Will Wood
Will has been a RaceFans contributor since 2012 during which time he has covered F1 test sessions, launch events and interviewed drivers. He mainly...

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14 comments on “Pictures: Formula 2’s colourful new-look field for 2024”

  1. That rear wing looks like a parachute

    1. @fer-no65 Yeah that’s going to take a lot of getting used to. It makes me think of Super Formula’s over-designed look in the early 2010s.

      1. I liked that era of Super Formula cars, this F2 is actually much more similar to the current SF design.

    2. Ah well never mind the aesthetics – as long as your DRS activates.. (is this what the FIA have in mind for F1 26’ ?)

    3. That rear wing looks like a parachute

      Liberty might think about offer parasailing for the fans at races; still so many monetising opportunities.

  2. OMG, those rear wings look so silly! They remind my of parashoots, or even more funnily – girls running with their scarfs held up high against the wind:

  3. Are we sure the designer didn’t accidentally bump the table as he was drawing a straight line for the rear wing and forgot to correct the error?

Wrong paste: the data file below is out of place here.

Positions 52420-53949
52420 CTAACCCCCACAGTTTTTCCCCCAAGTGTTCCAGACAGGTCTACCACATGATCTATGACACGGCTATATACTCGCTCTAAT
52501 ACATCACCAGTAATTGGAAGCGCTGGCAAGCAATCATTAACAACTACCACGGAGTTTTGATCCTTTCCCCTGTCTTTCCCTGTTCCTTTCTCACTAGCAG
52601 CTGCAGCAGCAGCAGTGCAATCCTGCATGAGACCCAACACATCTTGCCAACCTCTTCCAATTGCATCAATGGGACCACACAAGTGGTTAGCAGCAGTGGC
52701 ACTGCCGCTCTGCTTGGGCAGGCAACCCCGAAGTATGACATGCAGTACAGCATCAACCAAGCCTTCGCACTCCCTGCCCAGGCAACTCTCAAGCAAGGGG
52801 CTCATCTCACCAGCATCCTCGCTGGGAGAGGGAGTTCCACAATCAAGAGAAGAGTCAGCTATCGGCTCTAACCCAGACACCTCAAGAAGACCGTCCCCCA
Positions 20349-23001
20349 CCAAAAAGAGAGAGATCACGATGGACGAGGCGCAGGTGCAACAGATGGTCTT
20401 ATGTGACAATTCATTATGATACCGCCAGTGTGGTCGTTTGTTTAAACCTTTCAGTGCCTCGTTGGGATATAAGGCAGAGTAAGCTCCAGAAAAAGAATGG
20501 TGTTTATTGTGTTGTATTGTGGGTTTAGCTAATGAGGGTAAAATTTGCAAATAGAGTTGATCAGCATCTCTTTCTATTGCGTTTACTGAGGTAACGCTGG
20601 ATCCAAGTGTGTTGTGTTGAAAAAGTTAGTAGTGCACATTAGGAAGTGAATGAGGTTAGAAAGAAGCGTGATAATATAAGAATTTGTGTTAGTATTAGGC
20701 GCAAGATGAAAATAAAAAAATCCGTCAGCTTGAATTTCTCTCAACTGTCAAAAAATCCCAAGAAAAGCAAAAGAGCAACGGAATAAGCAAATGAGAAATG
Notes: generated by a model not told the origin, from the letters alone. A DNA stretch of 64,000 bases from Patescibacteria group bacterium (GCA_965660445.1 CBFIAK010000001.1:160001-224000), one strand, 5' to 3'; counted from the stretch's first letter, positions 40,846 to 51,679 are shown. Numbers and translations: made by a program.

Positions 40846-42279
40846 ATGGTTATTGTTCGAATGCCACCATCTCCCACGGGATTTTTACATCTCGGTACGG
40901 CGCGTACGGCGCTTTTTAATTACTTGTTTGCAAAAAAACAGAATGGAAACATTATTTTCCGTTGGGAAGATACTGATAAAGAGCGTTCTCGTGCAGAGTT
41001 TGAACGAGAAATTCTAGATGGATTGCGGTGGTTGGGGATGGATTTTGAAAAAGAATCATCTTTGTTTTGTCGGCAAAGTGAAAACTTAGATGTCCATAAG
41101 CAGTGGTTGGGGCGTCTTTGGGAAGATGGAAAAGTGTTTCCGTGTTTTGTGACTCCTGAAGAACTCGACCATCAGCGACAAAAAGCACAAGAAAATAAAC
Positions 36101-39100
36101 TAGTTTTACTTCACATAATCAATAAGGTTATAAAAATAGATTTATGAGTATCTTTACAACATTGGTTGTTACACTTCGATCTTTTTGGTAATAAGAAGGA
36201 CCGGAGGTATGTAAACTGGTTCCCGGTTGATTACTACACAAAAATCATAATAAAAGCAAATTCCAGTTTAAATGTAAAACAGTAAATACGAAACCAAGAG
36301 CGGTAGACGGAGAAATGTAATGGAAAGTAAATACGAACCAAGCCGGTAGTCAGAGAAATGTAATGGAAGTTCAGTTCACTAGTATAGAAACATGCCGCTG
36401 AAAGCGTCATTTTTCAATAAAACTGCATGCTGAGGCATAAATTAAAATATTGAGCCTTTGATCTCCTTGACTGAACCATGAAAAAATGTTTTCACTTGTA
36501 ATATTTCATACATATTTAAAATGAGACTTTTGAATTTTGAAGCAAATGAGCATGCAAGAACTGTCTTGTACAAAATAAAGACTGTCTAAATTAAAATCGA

1. Haha. Last job before the weekend. Oops.

  4. It’s all nice and well that the FIA is using F2 as some sort of DRS Guinea pig and completely ignore aesthetics – however how on earth is this gonna attract any sponsors – I mean it doesn’t really scream I am sponsoring a super cool – super fast, racing car – does it now.

    1. Those new rear wings are so much more attractive for sponsors since visibility and thus screen time from the usual TV angles are a whole lot better. I’d even suggest this played a role in the car design process all along.

  5. Can’t say I like the look of the new rear wing, but this year’s F2 season is going to be fascinating. The field is actually quite strong and a lot of drivers have something to prove. Bearman v Antonelli will be the pick of the battles but there is a lot of talent up and down the grid.

  6. Somebody at Dallara really enjoyed the Napoleon movie… maybe those rear wings are just waiting for the right logo, Papa John’s or something.
    Good to see that even the F1 team-liveried cars are a bit brighter than F1 cars.

  7. Heard a few people suggest that the new rear wing design means that DRS is now significantly more powerful.

    I always felt it was a shame that F2 took on things like DRS & even the high degredation tire philosophy as i always felt it was a category that never needed gimmicks.

    You look back at the days when it was GP2 and didn’t have DRS and ran the Bridgestone tires that were very durable and allowed drivers to pretty much run flat out all race you always saw some fantastic pure racing and some brilliant overtaking that came more down to the skill and race craft of the driver.

    1. I always felt it was a shame that F2 took on things like DRS & even the high degradation tire philosophy as i always felt it was a category that never needed gimmicks.

      I couldn’t agree more. The first generation of GP2 cars raced brilliantly on their Bridgestones, even more so once they got rid of the grooved tyres.